Defensive walking techniques

Defensive Walking: Pedestrian Safety for Adults

Many people spend years practicing defensive driving, anticipating what the other driver might do. Walking also requires thinking ahead about what a driver might do. While the safest walking conditions may require changes to the physical environment – like sidewalks and traffic signals - or help from law enforcement in slowing speeding traffic, there are things that pedestrians can do to make themselves as safe as possible.

Defensive walking is all about identifying situations that carry higher risks of being hit by a car and taking steps to control these situations as much as possible.



  • Although intersections are where pedestrians should cross, intersections are often where you need to look in the most directions for vehicles.
  • What should a pedestrian do? Anticipate that a driver might run a red light. Look around before stepping into the road even when a light turns green or the walk signal appears.
  • Check the direction that cars may be coming and make sure approaching drivers see you.

Stepping off the curb

  • The first half of the crossing has its own risks. This is when a pedestrian may be the most difficult for a driver to see or expect and there is also less time for the pedestrian to react.
  • What should a pedestrian do? Check for cars before stepping out and make sure drivers see you.

Visual screens

  • When there’s more than one lane of traffic in the same direction, one car that stops can act as a “visual screen,” so that the driver in the next lane does not see the pedestrian.
  • What should a pedestrian do? While crossing, as you come to the end of the first car, stop and look to see if another car is approaching. If so, can that driver see you? Does that driver have enough time to stop for you? If not, then allow the vehicle to pass before continuing.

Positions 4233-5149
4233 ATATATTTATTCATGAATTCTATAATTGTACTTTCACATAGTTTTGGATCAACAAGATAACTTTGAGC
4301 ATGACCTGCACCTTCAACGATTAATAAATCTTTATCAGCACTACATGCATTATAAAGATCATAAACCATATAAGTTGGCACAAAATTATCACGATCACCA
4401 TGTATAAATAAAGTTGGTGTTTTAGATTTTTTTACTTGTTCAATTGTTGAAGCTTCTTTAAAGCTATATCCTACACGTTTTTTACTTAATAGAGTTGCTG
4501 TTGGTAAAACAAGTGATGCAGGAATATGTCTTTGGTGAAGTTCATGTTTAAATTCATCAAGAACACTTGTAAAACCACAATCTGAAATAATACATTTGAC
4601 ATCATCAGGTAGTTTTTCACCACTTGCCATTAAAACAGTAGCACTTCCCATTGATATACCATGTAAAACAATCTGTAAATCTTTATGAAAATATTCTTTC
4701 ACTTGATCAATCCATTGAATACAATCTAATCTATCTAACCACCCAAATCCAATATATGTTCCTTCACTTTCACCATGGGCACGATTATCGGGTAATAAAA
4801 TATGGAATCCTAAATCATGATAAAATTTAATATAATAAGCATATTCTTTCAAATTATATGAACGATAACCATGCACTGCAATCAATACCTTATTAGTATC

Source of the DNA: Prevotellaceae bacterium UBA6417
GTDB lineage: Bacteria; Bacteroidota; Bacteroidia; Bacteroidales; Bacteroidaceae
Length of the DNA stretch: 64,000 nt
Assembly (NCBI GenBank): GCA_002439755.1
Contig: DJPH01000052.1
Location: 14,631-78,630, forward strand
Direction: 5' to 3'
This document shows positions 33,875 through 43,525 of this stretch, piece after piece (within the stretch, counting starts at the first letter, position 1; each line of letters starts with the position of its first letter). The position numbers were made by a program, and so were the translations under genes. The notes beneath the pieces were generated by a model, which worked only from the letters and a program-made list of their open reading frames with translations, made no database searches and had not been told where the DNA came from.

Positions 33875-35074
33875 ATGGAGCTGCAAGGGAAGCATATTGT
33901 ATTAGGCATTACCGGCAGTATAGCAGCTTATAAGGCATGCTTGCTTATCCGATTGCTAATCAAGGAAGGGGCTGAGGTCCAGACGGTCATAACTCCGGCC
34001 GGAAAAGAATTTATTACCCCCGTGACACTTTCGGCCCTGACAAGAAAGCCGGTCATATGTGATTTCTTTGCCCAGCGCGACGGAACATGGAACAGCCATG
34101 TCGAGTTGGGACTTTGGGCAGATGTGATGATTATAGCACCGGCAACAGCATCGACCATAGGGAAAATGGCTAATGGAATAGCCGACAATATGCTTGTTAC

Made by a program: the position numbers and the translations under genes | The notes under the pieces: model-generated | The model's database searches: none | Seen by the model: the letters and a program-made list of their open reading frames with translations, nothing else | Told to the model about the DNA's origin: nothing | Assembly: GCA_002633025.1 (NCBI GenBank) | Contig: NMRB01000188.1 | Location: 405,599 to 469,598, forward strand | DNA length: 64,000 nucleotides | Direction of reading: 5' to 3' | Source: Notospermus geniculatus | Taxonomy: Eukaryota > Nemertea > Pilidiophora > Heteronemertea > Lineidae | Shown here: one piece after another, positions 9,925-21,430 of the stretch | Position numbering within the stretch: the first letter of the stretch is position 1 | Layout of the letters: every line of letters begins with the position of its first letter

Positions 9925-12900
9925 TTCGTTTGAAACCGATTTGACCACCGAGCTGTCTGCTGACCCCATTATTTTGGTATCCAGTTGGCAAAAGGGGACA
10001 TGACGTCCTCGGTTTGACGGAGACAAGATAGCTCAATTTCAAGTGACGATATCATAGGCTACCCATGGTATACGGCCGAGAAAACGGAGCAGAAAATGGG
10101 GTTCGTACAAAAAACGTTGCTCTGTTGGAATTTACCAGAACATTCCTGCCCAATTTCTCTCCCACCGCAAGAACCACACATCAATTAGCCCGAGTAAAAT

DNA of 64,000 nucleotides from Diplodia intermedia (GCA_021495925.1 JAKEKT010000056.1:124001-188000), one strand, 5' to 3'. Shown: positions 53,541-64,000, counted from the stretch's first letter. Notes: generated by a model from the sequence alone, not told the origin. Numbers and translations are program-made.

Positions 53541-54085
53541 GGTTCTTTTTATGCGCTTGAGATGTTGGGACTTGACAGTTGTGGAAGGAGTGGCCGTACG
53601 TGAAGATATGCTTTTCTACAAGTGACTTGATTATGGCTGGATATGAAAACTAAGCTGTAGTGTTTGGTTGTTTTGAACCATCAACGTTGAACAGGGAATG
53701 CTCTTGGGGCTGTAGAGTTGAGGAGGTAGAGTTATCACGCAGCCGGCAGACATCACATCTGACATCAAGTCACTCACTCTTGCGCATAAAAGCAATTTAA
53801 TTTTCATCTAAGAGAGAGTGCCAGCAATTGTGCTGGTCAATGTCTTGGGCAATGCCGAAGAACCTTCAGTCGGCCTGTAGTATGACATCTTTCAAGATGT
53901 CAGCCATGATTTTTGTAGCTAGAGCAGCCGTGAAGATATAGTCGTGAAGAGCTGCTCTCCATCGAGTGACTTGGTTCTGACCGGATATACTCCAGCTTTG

Crossing time at traffic signals

  • The walk signal might not provide enough time to comfortably cross the street.
  • What should a pedestrian do? If you’ve not started crossing and the “Don’t Walk” signal is flashing, then wait until the next walk signal begins.
  • If you’re crossing and the signal starts to flash “Don’t Walk,” keep crossing the street.
  • If the signal does not provide enough time to cross safely, the municipal transportation department needs to know. Give them a call.

Backing vehicles

There are three main situations in which pedestrians might encounter backing cars:

  • when a walkway crosses a driveway,
  • when crossing between parked cars and
  • in a parking lot.

When backing up, a driver may not be able to see directly behind, or may not look for pedestrians. Likewise, pedestrians may be looking for moving cars, not parked cars about to move. Hybrid cars are particularly tricky because they have very quiet engines so there’s not the typical engine noise that pedestrians expect.

What should a pedestrian do?

  • When possible, pick a route that doesn’t require walking behind cars.
  • Look for brake lights and listen for engine noise and other cues that a car is about to move.
  • Notice large parked vehicles that may block the view of smaller vehicles as they back up and look for vehicles backing out of driveways.

Being seen

When pedestrians are hit by vehicles, the drivers often say that they did not see them. This may be because the drivers are paying attention to something besides driving or it’s dusk and difficult to see, or another reason. No matter what the case, it’s worth the extra effort to make sure that drivers see you.

What should a pedestrian do?

  • Make eye contact with the approaching driver. Nod or wave if appropriate. That is the surest way to make sure you have the driver’s attention.
  • Dress to be visible by wearing light, bright clothes with retro-reflective markings and carry a flashlight or other lighting when walking at twilight and dark.

Take a moment to check again

People make mistakes, and driver mistakes can be costly to people walking. Just because the light says it’s your turn to cross does not mean that cars will yield. Sometimes situations make it hard for drivers to see, like when they are backing up or it’s dark outside.

Defensive walking means counting on yourself as the final judge of what’s happening. Take a moment to make eye contact with a driver or wait until a car passes before continuing on your way.

The Pedestrian Safety Workshop: A Focus on Older Adults was developed by the Highway Safety Research Center at the University of North Carolina Chapel Hill through funding from the National Highway Traffic Safety Administration.